Dietitian's role in palliative care can be helpful
May 24, 2010 at 12:24 a.m.
Updated May 25, 2010 at 12:25 a.m.
By Linda Crisp
Palliative care is the medical specialty that helps patients and their families with complex symptom management during an illness. The dietitian can be a helpful member of the palliative care team by addressing problems with eating such as poor appetite, nausea and weight loss to ensure the patient is able to enjoy his or her meals.
Serious chronic illness is often the cause of pain and other symptoms such as fatigue, eating problems and stress. Patients need to feel better to enjoy life and to tolerate and improve the outcome of their treatments. The palliative-care team is dedicated to solving these problems.
The palliative-care team includes board certified physicians, advanced practice nurses, nurses, social workers, pharmacists and chaplains, in partnership with the patient's primary doctor. This team not only helps coordinate the management of disease and symptoms, but also helps patients understand their condition and choices for care.
The dietitian in palliative care contributes time to visit with the patient and family to discuss past eating problems, and helps determine what foods the patient is presently able to tolerate or enjoy. In the case of poor appetite and weight loss, the dietitian plans a way to add calories and protein to the patient's diet. Swallowing or chewing problems are addressed with changes of texture and meal content to better meet the patient's needs. If a specialized or restricted diet is prescribed, the dietitian is able to provide information to the patient and family to make the diet easier to understand and follow at home.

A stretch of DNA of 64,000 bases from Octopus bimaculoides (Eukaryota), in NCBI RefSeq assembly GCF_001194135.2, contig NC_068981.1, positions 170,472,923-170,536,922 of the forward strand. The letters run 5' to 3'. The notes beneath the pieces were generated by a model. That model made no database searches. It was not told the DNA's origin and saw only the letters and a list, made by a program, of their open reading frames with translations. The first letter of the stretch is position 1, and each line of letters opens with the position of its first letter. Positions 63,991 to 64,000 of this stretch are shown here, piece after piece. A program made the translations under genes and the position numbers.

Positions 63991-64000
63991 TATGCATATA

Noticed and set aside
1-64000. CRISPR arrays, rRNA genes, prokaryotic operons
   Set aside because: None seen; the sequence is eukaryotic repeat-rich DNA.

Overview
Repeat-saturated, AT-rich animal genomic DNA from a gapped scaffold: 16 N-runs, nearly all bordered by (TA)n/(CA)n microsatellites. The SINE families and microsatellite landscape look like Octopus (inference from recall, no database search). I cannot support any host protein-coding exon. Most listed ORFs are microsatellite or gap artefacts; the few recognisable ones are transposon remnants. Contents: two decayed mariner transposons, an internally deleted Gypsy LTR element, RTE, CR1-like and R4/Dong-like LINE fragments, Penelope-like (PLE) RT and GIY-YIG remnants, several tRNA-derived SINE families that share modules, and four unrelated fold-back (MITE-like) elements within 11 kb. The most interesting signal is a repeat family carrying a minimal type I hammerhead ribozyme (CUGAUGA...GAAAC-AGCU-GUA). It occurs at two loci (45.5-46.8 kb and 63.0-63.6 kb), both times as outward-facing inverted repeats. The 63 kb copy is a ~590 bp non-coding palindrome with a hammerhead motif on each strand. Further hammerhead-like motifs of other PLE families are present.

When patients are unable to eat, and face difficult decisions regarding options for feeding such as tube feedings or IV nutrition, the dietitian can recommend appropriate choices for nutrition support.
The dietitian works alongside and gains insight from the speech pathologist, physical therapist and the entire palliative-care team with the goal of maximizing the well-being of the patient.
Palliative care is not the same as hospice care since it is provided at any time during a serious illness and is not restricted to end-of-life care. The Center to Advance Palliative Care states on their Website "It is appropriate for people of any age and at any point in an illness" (www.getpalliativecare.org).
Palliative care gives the dietitian the ability to work alongside the entire medical team to provide nutritional care to patients throughout the course of a serious illness, benefiting both the patient and the caregivers.
Linda Crisp is a registered and licensed dietitian who is a board certified specialist in oncology nutrition. Send questions or comments to firstname.lastname@example.org.